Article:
n         The ambiguity of questions.

n         Consistence of respondents’ answers.

n         What kind of question should be applied, open-ended or close-ended?

n         What is the proper length of the questionnaires?

The third one is directly observing users. People are not always very reliable informants, even when they try to be reliable and tell what they think is the truth. People often do not have a completely accurate appreciation of what they do or how they do it. This I especially true concerning infrequent events, issues from the past, or issues for which people have considerable passion. Since people can not always be trusted to reliably interpret and report their own actions, analyst can supplement and corroborate what people say by watching what they do or by obtaining relatively objective measures of how people behave in work situation. However, observation can cause people to change their normal operation behavior. It will make the gathered information biased. [21]

The fourth one is analyzing procedures and other documents. By examining existing system and organizational documentation, system analyst can find out details about current system and the organization these systems support. In documents analyst can find information, such as problem with existing systems, opportunities to meet new needs if only certain information or information processing were available, organizational direction that can influence information system requirements, and the reason why current systems are designed as they are, etc. [21]

However, when analyzing those official documentations, analysts should pay attention to the difference between the systems described on the official documentations and the practical systems in real world. For the reason of inadequacies of formal procedures, individual work habits and preferences, resistance to control, and other factors, the difference between so called formal system and informal system universally exists.

The fifth one is Joint Application Design (JAD). JAD is a facilitated, team-based approach for defining the requirements for new or modified information systems. JAD is started at IBM in the late 1970s. The main idea behind JAD is to bring together the key users, managers, and system analysts involved in the analysis of a current system. The primary purpose of using JAD in the analysis phase is to collect systems requirements simultaneously from the key people involved with the system. The result is an intense and structured, but highly effective, process. Having all the key people together in one place at one time allows analysts to see where there are areas of agreement and where there are conflicts. [2,21]

The typical participants in a JAD are: JAD session leader, end users, business managers, sponsor, system analysts, IS staff, scribe, etc. The JAD team is a group of from six to sixteen individual who all have a stake in designing a high quality system. Approximately two thirds of the group members are functional experts the other one third are systems professionals. [2]  JAD sessions are usually conducted in a location other than the place where the people involved normally work, and are usually held in special purpose rooms where participants sit around horseshoe-shaped tables. Involving so many different kinds of people in one workshop makes how to effectively and efficiently organize the JAD session a big challenge. [4,5]

When a JAD is completed, the final result is a set of documents that detail the workings of the current system related to study of a replacement system. These requirements definition document generally includes business activity model and definitions, data model and definition, data input and output requirements. It may also include interface requirements, screen and report layouts, ad hoc query specifications, menus, and security requirements. When used at a later point in the system development life cycle, a JAD session can also be used to refine a system prototype, develop new job profiles for system users, or develop an implementation plan. [2]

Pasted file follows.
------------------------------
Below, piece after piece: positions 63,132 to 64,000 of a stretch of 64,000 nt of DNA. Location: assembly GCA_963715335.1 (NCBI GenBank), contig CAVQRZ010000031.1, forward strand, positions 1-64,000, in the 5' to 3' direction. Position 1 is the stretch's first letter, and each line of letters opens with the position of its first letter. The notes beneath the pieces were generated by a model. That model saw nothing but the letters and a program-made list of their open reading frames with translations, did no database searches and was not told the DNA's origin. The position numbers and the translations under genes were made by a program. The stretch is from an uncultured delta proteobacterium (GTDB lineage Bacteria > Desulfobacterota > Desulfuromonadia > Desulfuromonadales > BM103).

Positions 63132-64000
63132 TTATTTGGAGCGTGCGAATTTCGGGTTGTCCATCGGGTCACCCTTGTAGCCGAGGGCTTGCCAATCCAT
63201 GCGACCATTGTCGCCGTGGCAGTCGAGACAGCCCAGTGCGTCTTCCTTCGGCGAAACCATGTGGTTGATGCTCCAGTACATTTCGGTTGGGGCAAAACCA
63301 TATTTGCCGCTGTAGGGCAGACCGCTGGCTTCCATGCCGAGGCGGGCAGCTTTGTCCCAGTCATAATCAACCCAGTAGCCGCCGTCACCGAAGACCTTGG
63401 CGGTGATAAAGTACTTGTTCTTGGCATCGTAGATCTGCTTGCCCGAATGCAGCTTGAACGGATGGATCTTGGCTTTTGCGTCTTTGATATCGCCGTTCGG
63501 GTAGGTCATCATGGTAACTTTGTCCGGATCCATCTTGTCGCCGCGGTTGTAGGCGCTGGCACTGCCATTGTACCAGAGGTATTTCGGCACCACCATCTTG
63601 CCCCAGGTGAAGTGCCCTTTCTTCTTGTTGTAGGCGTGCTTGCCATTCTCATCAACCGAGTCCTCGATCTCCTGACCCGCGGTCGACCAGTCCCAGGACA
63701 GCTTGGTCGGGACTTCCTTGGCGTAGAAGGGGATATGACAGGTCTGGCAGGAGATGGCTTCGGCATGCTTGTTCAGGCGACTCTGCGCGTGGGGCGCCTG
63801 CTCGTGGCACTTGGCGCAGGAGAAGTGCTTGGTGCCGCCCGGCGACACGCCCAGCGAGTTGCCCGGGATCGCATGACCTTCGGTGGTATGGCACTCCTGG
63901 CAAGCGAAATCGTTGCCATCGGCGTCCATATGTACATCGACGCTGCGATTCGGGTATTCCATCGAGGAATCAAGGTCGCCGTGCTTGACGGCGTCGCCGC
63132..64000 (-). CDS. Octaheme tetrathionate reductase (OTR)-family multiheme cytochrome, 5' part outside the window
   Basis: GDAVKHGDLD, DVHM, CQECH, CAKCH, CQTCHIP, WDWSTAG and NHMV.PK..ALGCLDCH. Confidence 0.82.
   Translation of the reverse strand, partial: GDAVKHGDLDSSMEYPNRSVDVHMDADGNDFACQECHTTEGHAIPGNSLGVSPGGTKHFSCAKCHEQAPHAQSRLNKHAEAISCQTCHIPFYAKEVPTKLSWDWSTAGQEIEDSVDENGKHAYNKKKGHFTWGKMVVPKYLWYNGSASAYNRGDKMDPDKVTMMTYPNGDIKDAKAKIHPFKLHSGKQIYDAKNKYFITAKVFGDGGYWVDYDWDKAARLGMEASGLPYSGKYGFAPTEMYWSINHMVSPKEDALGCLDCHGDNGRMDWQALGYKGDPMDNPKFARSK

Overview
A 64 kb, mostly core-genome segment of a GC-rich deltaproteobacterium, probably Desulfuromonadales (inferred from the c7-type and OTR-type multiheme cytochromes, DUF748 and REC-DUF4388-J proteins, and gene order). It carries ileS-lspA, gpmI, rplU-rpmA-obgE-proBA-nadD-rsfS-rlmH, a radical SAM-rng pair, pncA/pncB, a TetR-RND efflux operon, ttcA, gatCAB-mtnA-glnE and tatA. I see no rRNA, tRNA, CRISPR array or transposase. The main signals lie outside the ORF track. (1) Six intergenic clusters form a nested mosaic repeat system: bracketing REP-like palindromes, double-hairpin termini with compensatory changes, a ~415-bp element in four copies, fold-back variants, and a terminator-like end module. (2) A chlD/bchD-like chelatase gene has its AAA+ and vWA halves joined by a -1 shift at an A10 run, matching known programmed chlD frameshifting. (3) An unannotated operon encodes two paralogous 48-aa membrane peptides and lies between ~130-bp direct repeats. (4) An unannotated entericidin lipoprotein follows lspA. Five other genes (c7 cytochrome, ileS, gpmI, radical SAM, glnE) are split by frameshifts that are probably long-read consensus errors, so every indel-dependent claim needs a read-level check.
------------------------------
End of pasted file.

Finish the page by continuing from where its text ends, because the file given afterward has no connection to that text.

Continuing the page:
However, to exploit full potential of JAD, the groupware tools should be applied in JAD workshop sessions. The use of groupware tools to support the joint Application Development technique increases the value of this technique dramatically. When groupware tools are used in an automated JAD workshop, they greatly facilitate the generation, analysis, and documentation of information. This is particularly valuable for JAD workshops conducted to define and build consensus on the requirements for new systems. [3]

The Sixth one is Prototyping. Prototyping is a means of exploring ideas before you invest in them. Most system developers believe that the benefits from early usability data are at least ten times greater than those from late usability data. [19,20] Prototyping allow system analysts quickly show users the basic requirement into a working version of the desired information system. After viewing and testing the prototype, the users usually adjust existing requirements to new ones. The goal with using prototyping to support requirement determination is to develop concrete specification for the ultimate system, not to build the ultimate system from prototyping. Prototyping is most useful for requirements determination when user requirements are not clear or well understood, one or a few users and other stakeholders are involved with the system, possible designs are complex and require concrete form to fully evaluate, communication problems have existed in the past between users and analysts, and Tools and data are readily available to rapidly build working systems, etc. [21]

When adopting prototyping, analysts should concern about the potential problems about this requirements determination method, such as informal documentation, ignored subtle but important requirements, etc.

            When we choose requirements determination method for a specific project, there seven characters of them we should consider. They are Information Richness, Time Required, Expense, Chance for Follow-up and probing, Confidentiality, Involvement of Subject, Potential Audience. Table 1 concludes these characters of previously discussed six requirements determination methods.

Table 1





Document analysis



Information Richness


Medium to low


Low (passive) and old


Medium to High

Time Required

Can be extensive

Low to moderate

Can be extensive

Low to moderate

Dedicated period of time of all kinds of involved people

Moderate and can be extensive


Can be high


Can be high

Low to moderate



Chance for Follow-up and probing








Interviewee is known to interviewer